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The Geophysical Aspects of Abnormal Fluid Pressures
Often the determining factor in our ability to successfully drill through an abnormally-pressured formation is our knowledge of where to expect the top of the overpressure in the section. To locate large abnormally pressured formations, the petroleum industry is now using geophysical data and techniques. Seismic common-depth-point data are being processed to generate plots of interval velocity versus depth which grossly approximate velocity surveys or integrated acoustic logs. Lower velocity departures from the normal trend in a predominantly sand-shale section are generally good indicators of undercompacted and overpressured sediments.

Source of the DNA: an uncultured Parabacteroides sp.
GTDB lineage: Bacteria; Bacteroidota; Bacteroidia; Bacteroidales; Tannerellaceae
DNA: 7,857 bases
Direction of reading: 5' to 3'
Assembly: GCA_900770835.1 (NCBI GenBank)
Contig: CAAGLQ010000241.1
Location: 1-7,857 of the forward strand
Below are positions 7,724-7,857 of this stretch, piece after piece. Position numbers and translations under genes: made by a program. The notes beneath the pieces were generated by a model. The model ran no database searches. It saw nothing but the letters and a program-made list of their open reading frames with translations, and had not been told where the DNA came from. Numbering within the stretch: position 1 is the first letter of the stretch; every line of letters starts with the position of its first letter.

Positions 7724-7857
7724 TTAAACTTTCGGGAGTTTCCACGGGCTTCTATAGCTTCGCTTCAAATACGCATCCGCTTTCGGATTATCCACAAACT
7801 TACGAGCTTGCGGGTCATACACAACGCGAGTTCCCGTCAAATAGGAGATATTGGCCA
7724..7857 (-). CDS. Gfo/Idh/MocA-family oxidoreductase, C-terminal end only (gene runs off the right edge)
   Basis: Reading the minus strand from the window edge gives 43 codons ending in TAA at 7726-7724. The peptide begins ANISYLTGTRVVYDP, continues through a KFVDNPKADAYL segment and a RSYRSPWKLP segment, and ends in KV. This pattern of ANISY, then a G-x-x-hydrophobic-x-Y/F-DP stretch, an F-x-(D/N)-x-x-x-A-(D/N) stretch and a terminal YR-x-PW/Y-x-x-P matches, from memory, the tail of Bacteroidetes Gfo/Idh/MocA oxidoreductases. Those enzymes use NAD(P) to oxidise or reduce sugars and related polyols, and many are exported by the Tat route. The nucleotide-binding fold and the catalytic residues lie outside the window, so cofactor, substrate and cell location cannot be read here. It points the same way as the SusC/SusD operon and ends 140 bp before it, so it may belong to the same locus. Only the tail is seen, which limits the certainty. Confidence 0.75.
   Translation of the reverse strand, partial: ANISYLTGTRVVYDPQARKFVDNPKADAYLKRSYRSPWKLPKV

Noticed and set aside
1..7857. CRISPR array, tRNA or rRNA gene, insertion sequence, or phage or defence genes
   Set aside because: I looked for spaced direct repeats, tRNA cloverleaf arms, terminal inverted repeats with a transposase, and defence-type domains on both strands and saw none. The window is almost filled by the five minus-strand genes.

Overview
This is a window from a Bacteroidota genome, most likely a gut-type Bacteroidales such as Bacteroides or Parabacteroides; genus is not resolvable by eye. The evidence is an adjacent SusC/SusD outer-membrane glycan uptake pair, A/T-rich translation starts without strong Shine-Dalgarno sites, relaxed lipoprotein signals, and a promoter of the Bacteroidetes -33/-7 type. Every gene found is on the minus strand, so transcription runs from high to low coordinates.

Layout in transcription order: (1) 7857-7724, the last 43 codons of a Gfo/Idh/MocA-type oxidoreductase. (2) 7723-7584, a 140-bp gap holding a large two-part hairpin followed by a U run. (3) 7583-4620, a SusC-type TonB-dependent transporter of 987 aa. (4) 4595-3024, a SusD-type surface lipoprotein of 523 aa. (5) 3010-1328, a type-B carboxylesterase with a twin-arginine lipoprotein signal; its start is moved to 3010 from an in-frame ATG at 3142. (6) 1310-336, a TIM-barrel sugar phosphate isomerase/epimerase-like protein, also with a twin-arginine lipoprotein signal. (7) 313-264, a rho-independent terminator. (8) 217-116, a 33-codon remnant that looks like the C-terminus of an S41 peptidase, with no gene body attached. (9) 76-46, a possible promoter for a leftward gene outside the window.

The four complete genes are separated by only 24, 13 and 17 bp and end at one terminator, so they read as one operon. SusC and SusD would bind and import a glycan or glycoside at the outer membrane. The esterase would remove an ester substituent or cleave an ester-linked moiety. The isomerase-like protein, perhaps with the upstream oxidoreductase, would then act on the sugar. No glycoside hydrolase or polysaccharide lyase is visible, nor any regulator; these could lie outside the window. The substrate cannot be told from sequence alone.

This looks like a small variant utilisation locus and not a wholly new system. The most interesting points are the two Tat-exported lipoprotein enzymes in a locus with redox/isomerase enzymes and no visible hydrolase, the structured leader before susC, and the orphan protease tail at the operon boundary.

Another more qualitative approach to abnormal pressure detection involves gravity data. An abnormally-pressured sand-shale section exhibits lower bulk densities than a normally-pressured section at the same depths. Bouguer gravity anomalies are often expressions of this density contrast. Other techniques may be needed to help distinguish an overpressured shale mass from a salt mass since salt and shale have about the same bulk densities. When the seismic and gravity approaches have been integrated together with all geological and drilling data, abnormally pressured zones have been drilled efficiently and safely.
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